BG Victor N. Corpus (ret)
Brigadier General Victor N. Corpus, Armed Forces of the Philippines (retired). BG Corpus graduated from the Philippines Military Academy (PMA) in 1967. In 1970, as a young lieutenant he enraged the Marcos regime by leading a raid on the PMA armory. At the time he was a member of the Communist-led New People's Army (NPA) of the Philippines. Over the next few years he rose through the ranks to become a member of the Philippines Communist Party Central Committee (1975-1976). Becoming disenchanted with the movement, he surrendered in 1976 and spent the next 10 years as a political prisoner. Once installed as President, Corazon Aquino granted Corpus amnesty and in 1987 reinstated him to the rank of lieutenant colonel. Subsequently, Corpus held several positions throughout the Armed Forces of the Philippines (AFP) including Chief of the Intelligence Service from 2001 to 2003. He completed his active military service in October, 2004, after a year as Commanding General of the Armed Forces Civil Relations Service. In 1987 BG Corpus wrote Silent War, which provides an insider's look at the Communist insurgency in the Philippines and includes an outline of how the movement could be defeated. The following year he co-authored the AFP's anti-insurgency Campaign Plan: Lambat Bitag. In 2000 he authored the Philippines' National Peace and Development Plan. President Arroyo named Corpus as the Philippines' czar in charge of battling illegal logging, a practice blamed for the 2004 landslides in Quezon Province that killed hundreds of people. The New People's Army was believed to be heavily involved in illegal logging activities. BG Corpus holds a Master in Public Administration from the Kennedy School of Government, Harvard (1990).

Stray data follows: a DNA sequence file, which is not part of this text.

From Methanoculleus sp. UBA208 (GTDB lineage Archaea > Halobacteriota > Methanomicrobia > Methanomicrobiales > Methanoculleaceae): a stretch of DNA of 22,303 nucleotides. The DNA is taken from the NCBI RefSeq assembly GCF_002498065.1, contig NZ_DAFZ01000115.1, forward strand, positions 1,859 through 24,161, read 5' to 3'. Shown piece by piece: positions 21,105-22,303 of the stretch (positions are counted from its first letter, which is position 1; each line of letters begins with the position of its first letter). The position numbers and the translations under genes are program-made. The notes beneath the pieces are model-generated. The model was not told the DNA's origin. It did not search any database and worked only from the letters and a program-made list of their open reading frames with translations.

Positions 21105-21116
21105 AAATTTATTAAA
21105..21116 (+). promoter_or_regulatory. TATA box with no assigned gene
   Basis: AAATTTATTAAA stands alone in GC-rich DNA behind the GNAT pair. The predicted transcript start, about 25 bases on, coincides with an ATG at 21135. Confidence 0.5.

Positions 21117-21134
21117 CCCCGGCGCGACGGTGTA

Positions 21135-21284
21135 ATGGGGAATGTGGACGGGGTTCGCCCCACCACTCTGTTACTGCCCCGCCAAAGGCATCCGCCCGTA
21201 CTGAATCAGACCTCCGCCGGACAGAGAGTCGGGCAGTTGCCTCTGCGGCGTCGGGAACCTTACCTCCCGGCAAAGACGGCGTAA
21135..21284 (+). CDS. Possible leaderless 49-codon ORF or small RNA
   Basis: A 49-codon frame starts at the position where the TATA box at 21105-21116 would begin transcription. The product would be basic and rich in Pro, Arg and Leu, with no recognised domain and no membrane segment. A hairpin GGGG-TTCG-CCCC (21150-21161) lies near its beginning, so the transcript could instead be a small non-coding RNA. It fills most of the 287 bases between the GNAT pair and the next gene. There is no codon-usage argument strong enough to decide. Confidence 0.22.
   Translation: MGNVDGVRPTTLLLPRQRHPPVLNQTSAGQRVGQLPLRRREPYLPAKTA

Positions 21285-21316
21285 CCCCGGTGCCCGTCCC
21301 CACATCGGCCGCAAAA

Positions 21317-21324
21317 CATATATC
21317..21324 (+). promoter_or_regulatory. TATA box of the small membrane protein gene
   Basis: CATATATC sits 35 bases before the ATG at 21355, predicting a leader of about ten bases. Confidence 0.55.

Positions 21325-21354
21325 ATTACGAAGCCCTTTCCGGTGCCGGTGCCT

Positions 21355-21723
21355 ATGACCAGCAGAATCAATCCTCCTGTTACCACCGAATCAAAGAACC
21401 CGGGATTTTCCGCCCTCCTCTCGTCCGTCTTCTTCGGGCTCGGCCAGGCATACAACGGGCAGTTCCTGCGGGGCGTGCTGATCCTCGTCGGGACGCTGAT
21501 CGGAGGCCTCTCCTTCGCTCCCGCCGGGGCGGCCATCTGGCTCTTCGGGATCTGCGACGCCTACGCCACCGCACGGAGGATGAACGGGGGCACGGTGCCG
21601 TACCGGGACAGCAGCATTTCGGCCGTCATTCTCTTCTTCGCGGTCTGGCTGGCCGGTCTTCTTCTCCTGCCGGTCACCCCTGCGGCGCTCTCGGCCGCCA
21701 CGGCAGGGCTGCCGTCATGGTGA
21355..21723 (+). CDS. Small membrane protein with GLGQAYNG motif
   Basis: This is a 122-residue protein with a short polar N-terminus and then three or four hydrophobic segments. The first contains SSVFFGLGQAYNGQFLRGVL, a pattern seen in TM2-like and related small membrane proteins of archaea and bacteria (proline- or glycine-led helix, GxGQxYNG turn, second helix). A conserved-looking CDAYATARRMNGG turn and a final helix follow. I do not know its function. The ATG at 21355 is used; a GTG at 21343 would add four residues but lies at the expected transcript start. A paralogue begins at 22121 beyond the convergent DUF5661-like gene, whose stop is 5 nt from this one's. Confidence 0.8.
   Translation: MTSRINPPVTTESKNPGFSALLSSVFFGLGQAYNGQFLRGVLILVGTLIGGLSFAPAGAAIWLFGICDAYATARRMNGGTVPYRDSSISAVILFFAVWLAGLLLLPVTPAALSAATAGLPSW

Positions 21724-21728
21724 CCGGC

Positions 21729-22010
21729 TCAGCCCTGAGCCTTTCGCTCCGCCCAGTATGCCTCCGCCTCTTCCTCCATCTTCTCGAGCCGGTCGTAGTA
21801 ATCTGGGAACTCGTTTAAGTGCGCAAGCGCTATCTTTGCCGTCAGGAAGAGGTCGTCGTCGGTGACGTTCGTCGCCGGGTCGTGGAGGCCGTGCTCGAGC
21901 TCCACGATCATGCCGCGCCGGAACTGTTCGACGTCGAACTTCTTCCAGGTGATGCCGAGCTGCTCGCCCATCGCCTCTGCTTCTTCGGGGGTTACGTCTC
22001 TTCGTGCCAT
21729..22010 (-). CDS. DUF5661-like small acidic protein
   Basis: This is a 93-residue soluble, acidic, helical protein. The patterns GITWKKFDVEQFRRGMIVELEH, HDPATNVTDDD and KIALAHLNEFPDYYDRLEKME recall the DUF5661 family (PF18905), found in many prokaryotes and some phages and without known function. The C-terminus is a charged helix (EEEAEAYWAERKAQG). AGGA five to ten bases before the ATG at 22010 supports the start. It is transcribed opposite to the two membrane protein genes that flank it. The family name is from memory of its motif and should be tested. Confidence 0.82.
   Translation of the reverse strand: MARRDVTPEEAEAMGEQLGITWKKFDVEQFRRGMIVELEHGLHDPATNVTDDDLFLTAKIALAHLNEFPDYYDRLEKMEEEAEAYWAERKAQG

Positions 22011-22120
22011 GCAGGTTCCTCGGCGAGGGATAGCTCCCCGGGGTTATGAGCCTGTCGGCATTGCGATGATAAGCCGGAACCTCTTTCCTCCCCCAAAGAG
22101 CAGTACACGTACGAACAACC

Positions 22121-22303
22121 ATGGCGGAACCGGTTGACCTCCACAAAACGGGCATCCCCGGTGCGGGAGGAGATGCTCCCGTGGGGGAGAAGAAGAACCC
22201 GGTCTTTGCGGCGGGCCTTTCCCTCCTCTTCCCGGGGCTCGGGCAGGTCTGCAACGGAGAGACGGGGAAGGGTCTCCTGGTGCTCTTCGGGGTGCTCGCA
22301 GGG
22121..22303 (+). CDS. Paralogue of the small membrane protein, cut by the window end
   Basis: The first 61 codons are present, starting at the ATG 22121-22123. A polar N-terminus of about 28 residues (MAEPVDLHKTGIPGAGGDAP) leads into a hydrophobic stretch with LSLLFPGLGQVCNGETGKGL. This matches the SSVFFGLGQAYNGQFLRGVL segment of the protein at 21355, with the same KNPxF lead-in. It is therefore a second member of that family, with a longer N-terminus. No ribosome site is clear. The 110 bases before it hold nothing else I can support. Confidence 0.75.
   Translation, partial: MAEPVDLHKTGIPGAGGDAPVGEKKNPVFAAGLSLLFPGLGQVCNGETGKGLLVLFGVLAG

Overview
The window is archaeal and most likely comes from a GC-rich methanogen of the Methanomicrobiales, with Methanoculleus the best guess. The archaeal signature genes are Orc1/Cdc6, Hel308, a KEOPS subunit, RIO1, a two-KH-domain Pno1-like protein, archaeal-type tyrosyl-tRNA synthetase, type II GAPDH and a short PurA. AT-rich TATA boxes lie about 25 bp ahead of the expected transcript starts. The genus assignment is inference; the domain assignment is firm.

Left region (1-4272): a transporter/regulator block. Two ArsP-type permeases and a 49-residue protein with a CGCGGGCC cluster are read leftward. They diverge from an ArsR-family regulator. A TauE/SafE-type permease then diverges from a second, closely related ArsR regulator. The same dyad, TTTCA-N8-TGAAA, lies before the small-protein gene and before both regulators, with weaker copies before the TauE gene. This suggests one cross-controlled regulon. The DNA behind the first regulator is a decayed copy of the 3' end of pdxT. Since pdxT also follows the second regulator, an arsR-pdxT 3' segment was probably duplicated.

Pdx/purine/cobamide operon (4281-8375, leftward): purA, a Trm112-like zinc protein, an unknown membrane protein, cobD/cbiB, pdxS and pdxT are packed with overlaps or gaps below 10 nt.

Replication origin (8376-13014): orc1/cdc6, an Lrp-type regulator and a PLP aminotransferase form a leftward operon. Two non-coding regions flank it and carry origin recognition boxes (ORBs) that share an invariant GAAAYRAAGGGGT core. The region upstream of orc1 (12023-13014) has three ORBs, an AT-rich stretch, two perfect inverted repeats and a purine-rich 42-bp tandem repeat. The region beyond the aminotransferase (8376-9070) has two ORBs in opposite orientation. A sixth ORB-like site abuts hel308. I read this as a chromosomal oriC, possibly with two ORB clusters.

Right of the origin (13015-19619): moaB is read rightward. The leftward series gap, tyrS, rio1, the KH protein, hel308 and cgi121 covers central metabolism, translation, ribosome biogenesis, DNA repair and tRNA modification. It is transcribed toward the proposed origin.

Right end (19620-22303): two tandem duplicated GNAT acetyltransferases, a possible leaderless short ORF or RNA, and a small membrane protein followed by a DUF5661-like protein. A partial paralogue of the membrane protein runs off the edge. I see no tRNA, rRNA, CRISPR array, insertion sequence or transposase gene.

The Assassin's Mace: A Worst Case Scenario for the New American Century
With his unique perspective, BG Corpus will discuss the current and near future geopolitical situation in the Southeast Asia-Pacific region. He will use that area as a starting point for exploring the options that the US has available in its efforts to remain the world's only superpower. Through a series of worst-case scenarios, BG Corpus will describe how the US would likely not succeed in maintaining a Pax Americana only by employing its overwhelming military force. This outsider's view of US strategy and published strategy statements will provide fresh input for current debates about the use and limitations of American power. The US stands at a crossroad. One road leads to world domination. The other road leads to world leadership. The future world status of the US depends on which road is taken.